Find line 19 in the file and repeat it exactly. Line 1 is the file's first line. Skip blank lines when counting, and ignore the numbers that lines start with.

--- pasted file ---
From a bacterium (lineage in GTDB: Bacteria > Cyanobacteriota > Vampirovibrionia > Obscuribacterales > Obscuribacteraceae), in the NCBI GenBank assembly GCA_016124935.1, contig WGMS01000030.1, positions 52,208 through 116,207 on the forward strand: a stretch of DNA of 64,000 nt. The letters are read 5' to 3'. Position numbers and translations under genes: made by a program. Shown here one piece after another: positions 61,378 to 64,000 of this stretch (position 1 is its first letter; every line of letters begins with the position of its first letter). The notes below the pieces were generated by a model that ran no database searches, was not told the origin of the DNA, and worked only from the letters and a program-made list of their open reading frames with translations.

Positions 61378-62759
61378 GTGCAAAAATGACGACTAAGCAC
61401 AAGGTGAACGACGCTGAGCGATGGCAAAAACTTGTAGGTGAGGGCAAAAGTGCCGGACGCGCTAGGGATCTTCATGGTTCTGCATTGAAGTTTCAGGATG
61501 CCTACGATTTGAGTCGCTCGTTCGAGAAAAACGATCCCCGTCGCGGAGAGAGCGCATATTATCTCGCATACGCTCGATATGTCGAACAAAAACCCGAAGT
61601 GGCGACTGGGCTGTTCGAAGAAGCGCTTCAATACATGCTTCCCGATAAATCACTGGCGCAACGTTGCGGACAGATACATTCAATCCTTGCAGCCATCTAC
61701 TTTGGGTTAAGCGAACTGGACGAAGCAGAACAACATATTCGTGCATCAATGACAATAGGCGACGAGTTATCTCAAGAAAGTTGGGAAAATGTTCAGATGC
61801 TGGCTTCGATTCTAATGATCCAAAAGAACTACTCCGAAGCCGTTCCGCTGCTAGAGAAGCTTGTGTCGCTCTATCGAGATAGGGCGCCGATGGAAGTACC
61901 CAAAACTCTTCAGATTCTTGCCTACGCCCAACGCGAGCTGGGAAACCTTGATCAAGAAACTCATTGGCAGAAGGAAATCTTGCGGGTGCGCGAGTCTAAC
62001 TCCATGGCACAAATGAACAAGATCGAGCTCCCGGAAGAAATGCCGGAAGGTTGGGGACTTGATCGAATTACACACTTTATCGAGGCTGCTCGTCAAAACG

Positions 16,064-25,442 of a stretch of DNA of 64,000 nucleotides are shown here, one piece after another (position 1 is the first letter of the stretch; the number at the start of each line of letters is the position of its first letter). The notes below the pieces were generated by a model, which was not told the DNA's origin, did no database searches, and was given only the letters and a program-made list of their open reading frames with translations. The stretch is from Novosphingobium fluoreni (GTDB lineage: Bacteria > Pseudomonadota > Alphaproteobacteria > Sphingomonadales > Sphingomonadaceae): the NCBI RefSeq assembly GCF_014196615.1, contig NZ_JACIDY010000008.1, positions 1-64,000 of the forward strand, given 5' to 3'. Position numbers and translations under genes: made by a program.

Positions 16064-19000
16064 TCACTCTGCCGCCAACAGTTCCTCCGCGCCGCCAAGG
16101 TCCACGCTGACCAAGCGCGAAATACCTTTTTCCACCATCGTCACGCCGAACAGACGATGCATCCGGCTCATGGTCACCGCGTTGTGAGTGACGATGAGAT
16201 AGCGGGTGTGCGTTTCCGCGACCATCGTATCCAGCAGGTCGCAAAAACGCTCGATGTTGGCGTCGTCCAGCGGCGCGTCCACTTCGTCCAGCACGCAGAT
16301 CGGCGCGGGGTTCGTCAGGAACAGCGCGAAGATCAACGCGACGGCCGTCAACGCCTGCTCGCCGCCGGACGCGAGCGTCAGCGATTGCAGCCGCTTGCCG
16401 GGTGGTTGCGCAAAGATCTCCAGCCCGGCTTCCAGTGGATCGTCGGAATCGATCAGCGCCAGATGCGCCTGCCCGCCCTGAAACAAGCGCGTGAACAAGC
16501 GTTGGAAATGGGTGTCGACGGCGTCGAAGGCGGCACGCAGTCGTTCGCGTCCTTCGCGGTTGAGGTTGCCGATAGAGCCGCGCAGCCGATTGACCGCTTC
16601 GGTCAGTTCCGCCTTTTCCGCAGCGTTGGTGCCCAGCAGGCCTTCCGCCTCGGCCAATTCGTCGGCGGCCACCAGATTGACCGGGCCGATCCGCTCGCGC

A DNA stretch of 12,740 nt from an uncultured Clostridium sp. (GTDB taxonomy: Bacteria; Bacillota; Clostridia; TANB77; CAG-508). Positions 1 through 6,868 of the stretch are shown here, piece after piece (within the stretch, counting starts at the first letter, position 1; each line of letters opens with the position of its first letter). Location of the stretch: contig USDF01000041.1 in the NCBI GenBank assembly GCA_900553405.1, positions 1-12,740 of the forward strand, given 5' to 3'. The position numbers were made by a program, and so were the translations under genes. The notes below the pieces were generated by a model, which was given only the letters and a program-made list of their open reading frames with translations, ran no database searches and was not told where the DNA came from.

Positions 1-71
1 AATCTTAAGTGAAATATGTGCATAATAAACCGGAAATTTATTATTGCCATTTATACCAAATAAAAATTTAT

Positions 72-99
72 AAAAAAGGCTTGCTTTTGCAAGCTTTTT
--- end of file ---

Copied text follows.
16601 GGTCAGTTCCGCCTTTTCCGCAGCGTTGGTGCCCAGCAGGCCTTCCGCCTCGGCCAATTCGTCGGCGGCCACCAGATTGACCGGGCCGATCCGCTCGCGC